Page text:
The Basics of Veterans Benefits
Sadly, around 69% of veterans are completely unaware of the benefits available to them — and that means many veterans are paying more for their care than they should.
At A Place for Mom, our goal is to help families find the right senior care solution. For many families in the U.S., the hardest part of the process isn’t finding the right community, it’s figuring out how to pay for it.
More than one third of Americans over 65 are either wartime veterans or the spouses of wartime vets. These individuals may qualify for a pension program through the Department of Veteran Affairs (VA), commonly referred to as “Aid & Attendance,” yet only a small fraction of those who are eligible actually know about this benefit.
What Are Some of the Benefits in the Veterans Guide?
Aid & Attendance: Veterans and survivors who are eligible for a VA pension and who require the aid and attendance of another person (or are housebound), may be eligible for additional monthly payments above the normal pension amount. When applying for Aid & Attendance, you must also submit a basic pension application if you’re not currently receiving a pension. Financial qualifications for Aid & Attendance are different than financial qualifications for the basic pension alone. Therefore, some people qualify for Aid & Attendance even though they would not have qualified solely for the basic pension.
Housebound Benefits: Housebound veterans and survivors who are eligible for a VA pension may qualify for an additional benefit beyond the basic pension. Individuals who are confined to their immediate premises because of permanent disability, typically leaving only to attend doctor appointments and other medically necessary treatments, or who require the assistance of another person when leaving the home, may be considered housebound.
VA Pension: The VA helps U.S. Veterans and their families by providing supplemental income through the Veterans Pension and Survivors Pension benefit programs. The pensions are available to U.S. military veterans and widowed spouses of veterans. Pension benefits are needs-based and your “countable” family income must fall below the yearly limit set by Congress.
Eligibility for VA Benefits
VA benefit eligibility can be challenging and complex, so it’s important to understand the differences for each benefit.
Here are general requirements for the VA Pension benefit:
The veteran must have served at least 90 days of active duty, with one of those days being during active wartime.
The veteran must also meet one of the following criteria:
Be age 65 or older with limited or no income
Be totally and permanently disabled
Be a patient in a nursing home
Be receiving Social Security Disability Insurance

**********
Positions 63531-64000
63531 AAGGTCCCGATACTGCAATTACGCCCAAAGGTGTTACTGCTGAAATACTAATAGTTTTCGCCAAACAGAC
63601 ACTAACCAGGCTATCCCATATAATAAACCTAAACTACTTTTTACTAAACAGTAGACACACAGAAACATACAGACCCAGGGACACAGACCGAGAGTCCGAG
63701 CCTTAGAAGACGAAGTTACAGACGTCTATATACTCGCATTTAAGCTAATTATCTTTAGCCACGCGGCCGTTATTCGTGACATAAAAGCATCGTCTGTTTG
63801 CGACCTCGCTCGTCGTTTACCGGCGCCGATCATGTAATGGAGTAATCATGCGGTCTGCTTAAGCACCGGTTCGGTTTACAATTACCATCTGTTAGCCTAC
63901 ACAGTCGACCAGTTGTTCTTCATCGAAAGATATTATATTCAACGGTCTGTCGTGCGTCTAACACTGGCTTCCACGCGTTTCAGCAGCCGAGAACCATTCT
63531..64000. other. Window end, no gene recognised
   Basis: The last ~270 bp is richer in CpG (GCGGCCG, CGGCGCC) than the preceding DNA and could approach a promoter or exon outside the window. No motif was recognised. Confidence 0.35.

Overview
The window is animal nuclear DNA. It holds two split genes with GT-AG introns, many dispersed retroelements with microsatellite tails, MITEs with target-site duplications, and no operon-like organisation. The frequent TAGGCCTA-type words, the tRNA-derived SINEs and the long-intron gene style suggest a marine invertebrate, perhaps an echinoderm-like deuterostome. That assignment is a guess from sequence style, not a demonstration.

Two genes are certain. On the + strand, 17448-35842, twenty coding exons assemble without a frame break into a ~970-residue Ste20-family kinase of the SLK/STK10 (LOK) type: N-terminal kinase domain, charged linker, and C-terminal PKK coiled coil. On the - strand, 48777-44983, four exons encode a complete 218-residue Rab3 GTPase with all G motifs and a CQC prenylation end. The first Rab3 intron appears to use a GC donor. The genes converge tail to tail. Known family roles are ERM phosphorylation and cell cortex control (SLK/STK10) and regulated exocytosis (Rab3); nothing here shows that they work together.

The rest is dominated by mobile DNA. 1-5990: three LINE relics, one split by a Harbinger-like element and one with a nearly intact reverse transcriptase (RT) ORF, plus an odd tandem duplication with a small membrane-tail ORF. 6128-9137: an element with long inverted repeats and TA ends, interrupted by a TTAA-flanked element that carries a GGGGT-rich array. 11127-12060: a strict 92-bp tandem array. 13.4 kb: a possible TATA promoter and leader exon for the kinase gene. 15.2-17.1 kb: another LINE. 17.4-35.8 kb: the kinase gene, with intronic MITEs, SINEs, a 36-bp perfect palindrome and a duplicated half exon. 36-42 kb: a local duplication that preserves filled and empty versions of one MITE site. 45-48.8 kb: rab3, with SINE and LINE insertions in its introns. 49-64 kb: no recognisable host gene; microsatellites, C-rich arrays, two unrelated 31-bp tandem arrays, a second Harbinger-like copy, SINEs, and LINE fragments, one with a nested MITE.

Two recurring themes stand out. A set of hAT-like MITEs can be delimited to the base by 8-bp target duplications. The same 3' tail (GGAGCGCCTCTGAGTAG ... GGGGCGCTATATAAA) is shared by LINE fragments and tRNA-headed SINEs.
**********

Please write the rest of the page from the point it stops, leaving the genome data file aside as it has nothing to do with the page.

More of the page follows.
The Aid and Attendance benefit gets even more confusing as there are specific requirements regarding which activities of daily living he or she can perform, such as bathing, dressing, feeding, preparing meals, taking medication or using the restroom. Eyesight and/or mental or physical incapacity also determines eligibility. The Housebound benefit has specific requirements as to the seniors’ confinement to their home as well as their medically necessary treatments, which are all outlined in the Veterans Guide.
To be eligible for benefits, a veteran must have served at least 90 days of active duty, with one or more of those days occurring during wartime. This does not mean that the veteran had to see actual combat.
If the active duty occurred after September 7, 1980, you must have served at least 24 months or the full period that you were called to duty.
The VA’s dates of wartime are as follows:
World War II: 12/7/1941 through 12/31/1946
Korean Conflict: 6/27/1950 through 1/31/1955
Vietnam War: 8/5/1964 through 5/7/1975, although veterans who served in Vietnam itself (“in country”) as early as 2/28/1961 may also qualify.
Gulf War: 8/2/1990 to date to be determined by U.S. government (The Iraq War and Afghanistan War have not been officially declared wartime periods by the U.S. congress, but according to our research totally disabled veterans of the wars in Iraq or Afghanistan may qualify.)
To learn more about each benefit, eligibility and qualifications, as well as to get examples of which veterans qualify for benefits, download the Veterans Guide to Senior Care e-book.
Financial Eligibility for Veterans Benefits
Financial eligibility is determined by many factors, including a senior’s assets and income. If their assets exceed $80,000 and their income is over the maximum amount after deducting out-of-pocket expenses from their gross income, they’ll most likely be denied.
Here are some important determinants of financial eligibility for VA benefits:
The veteran or widow must have a countable income below the amount set by Congress.
Countable income includes income such as: disability and retirement payments, interest and dividend payments from annuities, and net income from farming or a business
Income from eligible dependents is considered countable income
Some expenses, such as unreimbursed medical expenses, Medicare premiums and Medicare Supplemental Insurance Premiums may reduce your countable income